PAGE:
An upcoming exhibition on Thomas Jefferson’s architecture promises to be the soul of authenticity.
It’s been organized by the Chrysler Museum of Art in Norfolk, Va., in collaboration with the Palladio Museum in Vicenza, Italy, home to the Villa Rotonda.
The exhibition focuses on the ideas, formation and key monuments of the man who steered this republic’s architecture toward the neoclassical.
It also will confront the inherent conflict between Jefferson’s pursuit of contemporary ideals of liberty and democracy and his use of slave labor to construct his monuments.
It’s called, aptly enough, “Thomas Jefferson, Architect: Palladian Models, Democratic Principles, and the Conflict of Ideals.”
It pulls no punches. “We are interested in questions of architecture, race and slavery that he worked with in the Virginia economy,” says Erik Neil, director of the Chrysler Museum.
Included in the exhibition is a varnished walnut door created by African American artisan John Hemings, Jefferson’s slave. He was brother to Sally Hemings, and carpenter and cabinetmaker for much of Poplar Forest, Jefferson’s Bedford County retreat. Also included are a number of artifacts from the nailery at Mulberry Row, the slave quarters at Monticello.
There’s a rich trove of all things architectural. The Palladio Museum will provide 14 models, including 10 newly created models of Jefferson’s buildings and four models displaying the key architecture of Renaissance master Andrea Palladio (1508-1580).
“I talked director-to-director with them and said: ‘Wouldn’t you like to lend them?’” Neil says. “They want their collection better known, and there’s a longstanding relationship between Virginia, U. Va. and the Villa Rotonda.”
The exhibition will feature models of Monticello and Jefferson’s design for the U.S. president’s house (it was not selected) as well as representations of the Pantheon, highlighting its architectural influence on the University of Virginia’s Rotunda. The Chrysler will also display the only autographed drawing by Palladio in an American collection, as well as various editions of his treatise, The Four Books of Architecture.
“Jefferson had an attachment to Palladio early on,” he says. “So this exhibition offers a more nuanced understanding of Jefferson, showing more complexity to his work. And it makes it possible for people to appreciate architecture as one of the great art forms.”
The exhibition opens on Oct. 19 and runs through Jan. 19, 2020. Architects + Artisans is considering a daytrip from Raleigh. Interested? Email me at email@example.com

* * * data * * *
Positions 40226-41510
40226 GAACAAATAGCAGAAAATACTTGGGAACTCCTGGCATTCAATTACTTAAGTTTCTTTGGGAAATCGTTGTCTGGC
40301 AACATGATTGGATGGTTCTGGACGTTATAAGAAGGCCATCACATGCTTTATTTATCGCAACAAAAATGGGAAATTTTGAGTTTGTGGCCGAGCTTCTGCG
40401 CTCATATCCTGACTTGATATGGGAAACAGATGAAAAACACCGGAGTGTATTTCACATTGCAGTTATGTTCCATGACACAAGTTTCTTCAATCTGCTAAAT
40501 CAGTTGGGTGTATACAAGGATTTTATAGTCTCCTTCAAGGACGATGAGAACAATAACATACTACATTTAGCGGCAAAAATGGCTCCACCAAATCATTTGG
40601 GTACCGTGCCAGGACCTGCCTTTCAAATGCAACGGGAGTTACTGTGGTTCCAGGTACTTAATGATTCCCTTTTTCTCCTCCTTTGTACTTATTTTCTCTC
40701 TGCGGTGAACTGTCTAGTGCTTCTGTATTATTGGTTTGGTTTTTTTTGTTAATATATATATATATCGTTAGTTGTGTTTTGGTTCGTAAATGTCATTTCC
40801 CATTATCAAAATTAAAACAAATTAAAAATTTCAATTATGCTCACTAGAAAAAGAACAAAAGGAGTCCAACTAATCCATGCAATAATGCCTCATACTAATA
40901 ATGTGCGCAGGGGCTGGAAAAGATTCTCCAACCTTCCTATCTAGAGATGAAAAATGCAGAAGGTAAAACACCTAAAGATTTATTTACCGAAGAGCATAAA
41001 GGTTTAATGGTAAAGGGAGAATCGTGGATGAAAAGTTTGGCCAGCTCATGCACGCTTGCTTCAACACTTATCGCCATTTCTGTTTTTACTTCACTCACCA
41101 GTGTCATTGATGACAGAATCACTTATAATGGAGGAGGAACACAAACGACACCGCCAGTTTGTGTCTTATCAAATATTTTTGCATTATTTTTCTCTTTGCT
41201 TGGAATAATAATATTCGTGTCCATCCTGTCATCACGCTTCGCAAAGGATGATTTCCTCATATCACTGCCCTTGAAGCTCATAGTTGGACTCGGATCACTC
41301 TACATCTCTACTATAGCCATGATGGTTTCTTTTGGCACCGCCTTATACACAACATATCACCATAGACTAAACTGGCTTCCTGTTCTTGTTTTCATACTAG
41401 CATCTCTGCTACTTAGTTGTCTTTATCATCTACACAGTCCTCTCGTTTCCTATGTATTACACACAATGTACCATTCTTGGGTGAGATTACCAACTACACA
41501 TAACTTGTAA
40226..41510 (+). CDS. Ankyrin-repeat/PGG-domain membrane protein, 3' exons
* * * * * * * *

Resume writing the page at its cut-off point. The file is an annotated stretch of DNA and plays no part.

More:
Lead Image: Anna Wesolowsla Photography
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Mather Brown (American, 1761−1831) Thomas Jefferson, 1786 Oil on canvas National Portrait Gallery, Smithsonian Institution; bequest of Charles Francis Adams; Frame conserved with funds from the Smithsonian Women’s Committee NPG.99.66
Thomas Jefferson (American, 1743−1826) Monticello: ionic portico and dome, recto, probably 1778 Coolidge Collection of Thomas Jefferson Manuscripts, Massachusetts Historical Society N91;K62
Designed by Simone Baldissini and Mauro Zocchetta Constructed by Ivan Simonato Model of Jefferson’s design for the President’s House competition (scale 1:66), 2015 Wood, resin, and tempera Centro Internazionale di Studi di Architettura Andrea Palladio, Vicenza
Thomas Jefferson (American, 1743–1826) Proposed sketch for the President’s House, elevation, 1792 Pen and ink with gray wash Courtesy of the Maryland Historical Society 1976.88.6
Thomas Jefferson (American 1743–1826) Monticello: Observation tower, recto, ca. 1771 Pen and Ink with gray wash Coolidge Collection of Thomas Jefferson Manuscripts, Massachusetts Historical Society N66:K39
Nail-making materials excavated on Mulberry Row, Monticello, Charlottesville, Virginia, clockwise from top: nailrod, hammer head fragment, nails, hardy with nail inserted Courtesy of The Thomas Jefferson Foundation, Monticello ©Thomas Jefferson Foundation at Monticello
John Hemings (American, 1776−1833) Paneled Door for Jefferson’s Poplar Forest, 1809−1819 Varnished walnut Courtesy of Thomas Jefferson’s Poplar Forest
Gilbert Stuart (1755−1825) Thomas Jefferson (The Medallion Portrait), 1805 Grisaille, oil and egg mixture on blue laid paper on canvas Harvard Art Museums/Fogg Museum, Gift of Mrs. T. Jefferson Newbold and family, in memory of Thomas Jefferson Newbold, Class of 1910, 1960.156 Photo: Imaging Department © President and Fellows of Harvard College
Hubert Robert (French, 1733–1808) Landscape with a Temple, ca. 1765–1800 Oil on canvas Chrysler Museum of Art, gift of Walter P. Chrysler, Jr. 81.1
William Goodacre (English, 1803–1883) Capitol of Richmond, Virginia, 1830s Engraving and watercolor on paper Chrysler Museum of Art, gift of Mrs. Robert B. Tunstall 66.9.4
Édouard-Denis Baldus (French, born Prussia, 1813–1889) Maison Carée À Nîmes, 1853 Salted paper print Chrysler Museum of Art, museum purchase in memory of Alice R. and Sol B. Frank 98.9
John Trumbull (American, 1756−1843) The Declaration of Independence, July 4, 1776, 1832 Oil on canvas Wadsworth Atheneum Museum of Art, Hartford, CT Purchased by Daniel Wadsworth and members of the Atheneum Committee, 1844.3 Photography credit: Allen Phillips/Wadsworth Atheneum
, Thomas Jefferson Architect